Psychotraumatology in Gynaecological Medicine
Konferenzpapier/Poster - 10.11.2022
Schmid Dagmar, Hornung René, Schmidt Roger, Krolak Monika, Nobel Gloria, Germann Nicolas, Schönenberger Michelle, Hämmerli Keller Katja
Name der Konferenz
(SAPPM SPS 2022; Bern, SGPP 2022; Bern, EAPM 2022; Vienna, DGPPN 2021; Berlin)
Psychological traumatization and psychological symptoms are very relevant in medical care and represent a challenge for the physician-patient interaction, especially in a gynaecological setting. Despite progress in recent years, clinical care of such patients is still inadequate. The aim of this study was to examine 1) the influence of early/current psychological traumatization on the physician-patient interaction, 2) the correlation between psychological traumatization and current psychological distress, and 3) influencing factors on the part of gynecologists (e.g., professional experience or additional trauma-specific training) on physician-patient interactions in gynaecological routine examinations.
We assessed 200 gynaecological outpatients prospectively in a tertiary somatic hospital. Before a gynaecological routine examination, the patients completed validated questionnaires on early and current psychological traumatization (CTQ, IES-R) and current psychological distress (HADS, FDS-20, ISI, Distress Thermometer). After the examination, patients rated the quality of the physician-patient interaction (PRA-D). Subsequently, gynaecologists indicated whether they assumed psychological traumatization and/or psychological distress (yes/no) in the particular patient.
Overall, patients scored high on the quality of physician-patient interaction (M = 98.62, SD = 7.35, scale range from 15 to 105). The quality of physician-patient interaction did not differ between patients with vs. without psychological traumatization (.236 ≤ p ≤ .456). Current psychological distress was significantly higher in patients with early and/or current psychological traumatization than in patients without psychological traumatization (.001 ≤ p ≤ .049). Professional experience and trauma-specific training among gynaecologists were positively associated with patients' score of physician-patient interaction. Gynaecologists were able to identify both psychological traumatization and current psychological distress.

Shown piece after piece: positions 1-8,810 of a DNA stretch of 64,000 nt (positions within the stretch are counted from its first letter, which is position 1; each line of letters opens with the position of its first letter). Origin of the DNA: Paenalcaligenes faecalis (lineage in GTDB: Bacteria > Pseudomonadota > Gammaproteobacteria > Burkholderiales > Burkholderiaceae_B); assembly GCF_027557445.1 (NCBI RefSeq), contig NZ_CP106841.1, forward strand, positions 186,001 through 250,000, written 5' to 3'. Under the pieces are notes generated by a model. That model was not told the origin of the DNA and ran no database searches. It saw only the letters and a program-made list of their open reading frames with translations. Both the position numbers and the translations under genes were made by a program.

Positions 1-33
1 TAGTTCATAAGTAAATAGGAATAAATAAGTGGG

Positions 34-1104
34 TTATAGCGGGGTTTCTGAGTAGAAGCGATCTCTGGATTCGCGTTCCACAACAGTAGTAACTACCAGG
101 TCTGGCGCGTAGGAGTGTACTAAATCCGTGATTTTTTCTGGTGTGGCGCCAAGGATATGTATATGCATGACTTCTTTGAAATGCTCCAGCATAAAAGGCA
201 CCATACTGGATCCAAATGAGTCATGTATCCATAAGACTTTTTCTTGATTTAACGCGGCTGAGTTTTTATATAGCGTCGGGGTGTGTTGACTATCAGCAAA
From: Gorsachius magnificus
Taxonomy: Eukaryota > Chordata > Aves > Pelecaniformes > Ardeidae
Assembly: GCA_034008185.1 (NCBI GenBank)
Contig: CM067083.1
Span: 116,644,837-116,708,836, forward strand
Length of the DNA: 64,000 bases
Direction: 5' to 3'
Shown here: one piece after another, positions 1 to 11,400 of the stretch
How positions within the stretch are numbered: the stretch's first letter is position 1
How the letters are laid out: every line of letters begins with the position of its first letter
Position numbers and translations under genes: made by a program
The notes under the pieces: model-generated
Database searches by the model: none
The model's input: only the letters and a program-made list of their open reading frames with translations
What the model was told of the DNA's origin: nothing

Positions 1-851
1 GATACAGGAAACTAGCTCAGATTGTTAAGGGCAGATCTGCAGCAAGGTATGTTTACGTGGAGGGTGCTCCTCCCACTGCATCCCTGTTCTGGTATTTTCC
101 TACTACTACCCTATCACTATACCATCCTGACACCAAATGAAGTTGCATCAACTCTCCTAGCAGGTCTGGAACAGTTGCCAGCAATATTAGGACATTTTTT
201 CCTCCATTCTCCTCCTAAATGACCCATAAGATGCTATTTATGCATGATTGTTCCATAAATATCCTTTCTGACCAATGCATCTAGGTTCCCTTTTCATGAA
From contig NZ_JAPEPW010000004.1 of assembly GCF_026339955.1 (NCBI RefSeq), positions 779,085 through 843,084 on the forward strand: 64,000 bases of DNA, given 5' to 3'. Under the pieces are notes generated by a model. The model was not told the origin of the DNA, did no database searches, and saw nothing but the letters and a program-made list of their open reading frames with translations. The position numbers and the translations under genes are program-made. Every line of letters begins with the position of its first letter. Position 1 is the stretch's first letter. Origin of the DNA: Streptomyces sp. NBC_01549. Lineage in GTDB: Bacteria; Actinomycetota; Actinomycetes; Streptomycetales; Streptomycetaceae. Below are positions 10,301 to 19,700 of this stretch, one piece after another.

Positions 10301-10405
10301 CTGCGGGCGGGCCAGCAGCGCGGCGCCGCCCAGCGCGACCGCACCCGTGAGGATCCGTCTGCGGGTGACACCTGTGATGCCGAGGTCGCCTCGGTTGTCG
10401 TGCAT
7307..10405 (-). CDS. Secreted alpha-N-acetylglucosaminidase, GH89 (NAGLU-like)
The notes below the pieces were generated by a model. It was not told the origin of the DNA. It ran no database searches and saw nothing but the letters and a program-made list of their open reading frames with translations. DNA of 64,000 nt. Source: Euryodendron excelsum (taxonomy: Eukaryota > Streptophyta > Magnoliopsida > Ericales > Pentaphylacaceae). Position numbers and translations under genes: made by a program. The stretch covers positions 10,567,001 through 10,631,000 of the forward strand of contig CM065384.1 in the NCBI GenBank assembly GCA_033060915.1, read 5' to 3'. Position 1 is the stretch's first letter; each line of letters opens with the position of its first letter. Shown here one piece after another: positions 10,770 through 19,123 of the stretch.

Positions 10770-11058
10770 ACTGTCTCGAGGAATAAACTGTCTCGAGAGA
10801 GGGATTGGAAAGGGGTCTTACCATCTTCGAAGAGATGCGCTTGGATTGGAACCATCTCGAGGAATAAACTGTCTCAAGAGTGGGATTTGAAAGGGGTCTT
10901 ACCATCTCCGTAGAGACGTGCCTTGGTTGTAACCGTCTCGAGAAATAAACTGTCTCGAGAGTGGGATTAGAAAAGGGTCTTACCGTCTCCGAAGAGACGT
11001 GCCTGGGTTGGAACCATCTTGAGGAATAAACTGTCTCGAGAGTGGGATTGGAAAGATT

Early and/or current psychological traumatization were associated with higher levels of current psychological distress in gynaecological patients. Trauma-specific training and professional experience on the part of gynaecologists led to a better physician-patient interaction, highlighting the importance of such additional training. These skills are likely to play an important role when adapting communication in psychologically traumatized patients.
This study was funded by the Research Commission of the Cantonal Hospital St.Gallen. There are no conflicts of interest.